How they feel
While the specific materials in the layers of an innerspring give each mattress a distinctive feel, the signature of this type of mattress is its responsiveness, thanks to all those springs at the bed's core. Depending on the materials and composition of the comfort layers on top of the springs, innerspring beds can feel firm or plush and provide some of the same contouring and pressure relief as latex and memory foam mattresses.
Air beds are all about adjustability. If you've got back pain, for example, you can inflate or deflate the mattress until you find the most comfortable firmness level. When your back pain improves, you can easily change the settings again. If the mattress has two air chambers, each partner can fine-tune the firmness according to their needs, making adjustable air beds ideal for couples with different comfort preferences. Similar to innersprings, adjustable air mattresses also come with a "comfort layer" of latex or memory foam, which will affect the overall feel of the bed as well.
How to choose
There are so many variables among mattress types that there's no black-and-white answer as to which mattress is perfect for any given sleeper. That said, here are some important things to consider when choosing between an innerspring mattress and an air bed.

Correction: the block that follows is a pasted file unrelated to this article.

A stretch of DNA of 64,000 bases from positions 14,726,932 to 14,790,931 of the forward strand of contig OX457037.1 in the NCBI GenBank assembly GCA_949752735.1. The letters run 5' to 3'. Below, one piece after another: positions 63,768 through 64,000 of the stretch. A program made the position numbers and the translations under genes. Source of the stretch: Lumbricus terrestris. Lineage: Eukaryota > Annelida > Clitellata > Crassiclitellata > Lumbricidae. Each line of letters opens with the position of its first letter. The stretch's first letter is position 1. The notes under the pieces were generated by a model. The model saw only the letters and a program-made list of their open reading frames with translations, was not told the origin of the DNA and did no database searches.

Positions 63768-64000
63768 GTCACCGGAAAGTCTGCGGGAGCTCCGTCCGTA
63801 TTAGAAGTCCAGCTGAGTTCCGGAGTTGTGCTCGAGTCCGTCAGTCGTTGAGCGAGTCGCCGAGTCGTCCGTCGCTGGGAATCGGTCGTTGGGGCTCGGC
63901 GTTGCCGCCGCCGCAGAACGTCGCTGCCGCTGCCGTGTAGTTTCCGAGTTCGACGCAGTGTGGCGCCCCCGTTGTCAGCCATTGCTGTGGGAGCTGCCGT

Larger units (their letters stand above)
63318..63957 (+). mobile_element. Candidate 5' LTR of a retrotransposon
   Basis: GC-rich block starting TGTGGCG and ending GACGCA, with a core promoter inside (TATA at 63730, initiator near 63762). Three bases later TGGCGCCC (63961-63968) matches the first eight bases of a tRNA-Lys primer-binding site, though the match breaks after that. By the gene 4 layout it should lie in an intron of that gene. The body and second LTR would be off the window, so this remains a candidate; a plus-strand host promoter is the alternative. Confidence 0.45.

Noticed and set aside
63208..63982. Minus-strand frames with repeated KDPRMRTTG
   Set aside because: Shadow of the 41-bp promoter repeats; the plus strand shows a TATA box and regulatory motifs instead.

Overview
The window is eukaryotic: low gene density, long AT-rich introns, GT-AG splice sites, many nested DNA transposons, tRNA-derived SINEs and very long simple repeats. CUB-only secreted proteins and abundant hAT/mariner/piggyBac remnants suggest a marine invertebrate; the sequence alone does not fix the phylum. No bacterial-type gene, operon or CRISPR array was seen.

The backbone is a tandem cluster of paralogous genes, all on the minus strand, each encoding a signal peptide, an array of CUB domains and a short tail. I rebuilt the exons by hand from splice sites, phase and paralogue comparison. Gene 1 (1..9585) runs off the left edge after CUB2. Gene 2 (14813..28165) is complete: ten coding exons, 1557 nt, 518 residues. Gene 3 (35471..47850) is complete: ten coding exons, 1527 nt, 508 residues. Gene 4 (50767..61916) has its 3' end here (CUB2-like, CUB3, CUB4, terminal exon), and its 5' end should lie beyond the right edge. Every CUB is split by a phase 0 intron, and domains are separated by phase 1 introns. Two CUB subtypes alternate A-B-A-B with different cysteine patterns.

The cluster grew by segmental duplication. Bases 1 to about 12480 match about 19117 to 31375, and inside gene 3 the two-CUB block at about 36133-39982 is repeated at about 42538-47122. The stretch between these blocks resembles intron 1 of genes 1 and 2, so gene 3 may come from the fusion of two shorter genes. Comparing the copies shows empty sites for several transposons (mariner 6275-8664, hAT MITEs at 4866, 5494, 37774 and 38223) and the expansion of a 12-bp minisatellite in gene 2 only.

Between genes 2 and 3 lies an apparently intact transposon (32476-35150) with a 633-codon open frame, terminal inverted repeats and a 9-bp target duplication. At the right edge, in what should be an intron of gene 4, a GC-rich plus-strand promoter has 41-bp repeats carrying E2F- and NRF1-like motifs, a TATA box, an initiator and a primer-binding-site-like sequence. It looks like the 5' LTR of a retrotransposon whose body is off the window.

- Whether you sleep alone or with a partner. Older innerspring mattresses used to perform poorly when it came to minimizing motion transfer—the movement one sleeper feels when the person on the other side of the bed gets up or shifts position. But innovations such as individually wrapped coils that can move independently and foam comfort layers have improved motion transfer. Air beds, especially those with dual chambers, absorb and isolate motion more effectively.